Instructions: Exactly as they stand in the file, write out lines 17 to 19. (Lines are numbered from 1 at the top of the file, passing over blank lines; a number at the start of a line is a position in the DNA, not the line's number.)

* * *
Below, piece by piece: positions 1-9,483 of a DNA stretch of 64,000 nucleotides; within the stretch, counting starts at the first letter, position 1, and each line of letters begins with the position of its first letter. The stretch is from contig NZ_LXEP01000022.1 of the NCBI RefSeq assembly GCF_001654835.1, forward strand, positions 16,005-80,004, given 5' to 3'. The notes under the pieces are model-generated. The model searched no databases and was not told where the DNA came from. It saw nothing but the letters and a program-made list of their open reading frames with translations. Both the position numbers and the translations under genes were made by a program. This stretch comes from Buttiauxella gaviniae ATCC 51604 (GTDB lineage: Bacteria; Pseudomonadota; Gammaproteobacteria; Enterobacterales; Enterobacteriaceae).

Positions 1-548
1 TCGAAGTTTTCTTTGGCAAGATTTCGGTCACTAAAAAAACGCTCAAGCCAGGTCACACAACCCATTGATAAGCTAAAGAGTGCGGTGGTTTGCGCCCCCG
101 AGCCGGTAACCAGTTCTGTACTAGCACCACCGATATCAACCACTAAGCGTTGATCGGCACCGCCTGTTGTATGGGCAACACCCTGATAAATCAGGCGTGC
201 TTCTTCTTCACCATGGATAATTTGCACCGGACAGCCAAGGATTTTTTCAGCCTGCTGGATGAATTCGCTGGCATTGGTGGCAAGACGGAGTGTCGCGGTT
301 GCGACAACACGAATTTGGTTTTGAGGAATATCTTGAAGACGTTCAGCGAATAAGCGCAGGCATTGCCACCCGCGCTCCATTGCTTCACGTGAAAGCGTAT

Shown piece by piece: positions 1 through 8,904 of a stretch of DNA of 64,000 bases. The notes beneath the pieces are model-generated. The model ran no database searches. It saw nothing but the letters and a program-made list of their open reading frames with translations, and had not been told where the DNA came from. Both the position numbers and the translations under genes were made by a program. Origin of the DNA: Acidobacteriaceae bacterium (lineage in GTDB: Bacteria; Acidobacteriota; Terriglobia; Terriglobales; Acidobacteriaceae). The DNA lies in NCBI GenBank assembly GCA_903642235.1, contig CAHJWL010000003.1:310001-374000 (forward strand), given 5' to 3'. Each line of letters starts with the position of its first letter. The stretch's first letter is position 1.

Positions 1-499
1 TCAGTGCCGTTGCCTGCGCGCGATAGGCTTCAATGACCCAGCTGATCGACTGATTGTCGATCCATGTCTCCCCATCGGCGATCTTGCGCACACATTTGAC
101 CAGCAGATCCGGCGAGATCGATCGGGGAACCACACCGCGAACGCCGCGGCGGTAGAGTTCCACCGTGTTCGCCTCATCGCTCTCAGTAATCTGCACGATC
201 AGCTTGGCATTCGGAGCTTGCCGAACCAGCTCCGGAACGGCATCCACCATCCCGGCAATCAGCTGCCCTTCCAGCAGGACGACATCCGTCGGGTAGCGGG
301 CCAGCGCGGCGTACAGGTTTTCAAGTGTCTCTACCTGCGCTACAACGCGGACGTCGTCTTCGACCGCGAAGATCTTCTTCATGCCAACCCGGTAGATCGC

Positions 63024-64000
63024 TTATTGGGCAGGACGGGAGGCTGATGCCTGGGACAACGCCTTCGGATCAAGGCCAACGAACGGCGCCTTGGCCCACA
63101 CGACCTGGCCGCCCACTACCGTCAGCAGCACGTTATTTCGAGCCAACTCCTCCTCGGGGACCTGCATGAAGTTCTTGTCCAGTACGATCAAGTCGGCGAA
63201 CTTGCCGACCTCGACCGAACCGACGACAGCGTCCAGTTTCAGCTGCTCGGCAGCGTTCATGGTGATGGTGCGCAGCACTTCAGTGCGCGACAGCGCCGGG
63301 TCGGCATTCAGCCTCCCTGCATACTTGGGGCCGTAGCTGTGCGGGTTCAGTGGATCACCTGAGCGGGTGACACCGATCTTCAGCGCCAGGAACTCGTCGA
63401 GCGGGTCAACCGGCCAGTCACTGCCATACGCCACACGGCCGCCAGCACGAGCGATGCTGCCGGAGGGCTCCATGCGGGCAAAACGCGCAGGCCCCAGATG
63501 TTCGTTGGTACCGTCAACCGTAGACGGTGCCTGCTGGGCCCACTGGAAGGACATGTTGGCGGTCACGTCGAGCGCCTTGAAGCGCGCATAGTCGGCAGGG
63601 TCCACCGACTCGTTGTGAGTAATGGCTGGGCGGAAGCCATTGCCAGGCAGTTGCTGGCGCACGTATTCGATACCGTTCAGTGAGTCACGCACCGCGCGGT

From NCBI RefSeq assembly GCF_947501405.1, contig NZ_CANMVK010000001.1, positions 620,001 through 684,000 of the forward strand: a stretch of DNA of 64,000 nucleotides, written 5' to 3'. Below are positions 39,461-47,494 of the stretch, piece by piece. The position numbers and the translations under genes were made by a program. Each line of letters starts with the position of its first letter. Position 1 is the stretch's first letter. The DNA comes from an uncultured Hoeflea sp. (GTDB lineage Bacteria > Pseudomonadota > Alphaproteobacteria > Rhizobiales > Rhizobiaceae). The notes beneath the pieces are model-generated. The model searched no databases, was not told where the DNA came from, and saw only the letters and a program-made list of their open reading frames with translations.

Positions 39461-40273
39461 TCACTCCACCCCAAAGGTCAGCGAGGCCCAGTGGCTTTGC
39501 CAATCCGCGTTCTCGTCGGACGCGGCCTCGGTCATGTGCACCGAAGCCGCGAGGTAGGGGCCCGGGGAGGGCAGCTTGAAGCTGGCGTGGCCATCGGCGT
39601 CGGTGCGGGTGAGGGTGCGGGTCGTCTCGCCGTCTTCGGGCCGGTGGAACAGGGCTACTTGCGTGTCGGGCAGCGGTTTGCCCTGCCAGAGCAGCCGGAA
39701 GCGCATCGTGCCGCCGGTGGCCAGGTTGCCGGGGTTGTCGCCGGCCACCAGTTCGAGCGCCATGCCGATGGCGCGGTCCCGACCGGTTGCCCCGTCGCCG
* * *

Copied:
63301 TCGGCATTCAGCCTCCCTGCATACTTGGGGCCGTAGCTGTGCGGGTTCAGTGGATCACCTGAGCGGGTGACACCGATCTTCAGCGCCAGGAACTCGTCGA
63401 GCGGGTCAACCGGCCAGTCACTGCCATACGCCACACGGCCGCCAGCACGAGCGATGCTGCCGGAGGGCTCCATGCGGGCAAAACGCGCAGGCCCCAGATG
63501 TTCGTTGGTACCGTCAACCGTAGACGGTGCCTGCTGGGCCCACTGGAAGGACATGTTGGCGGTCACGTCGAGCGCCTTGAAGCGCGCATAGTCGGCAGGG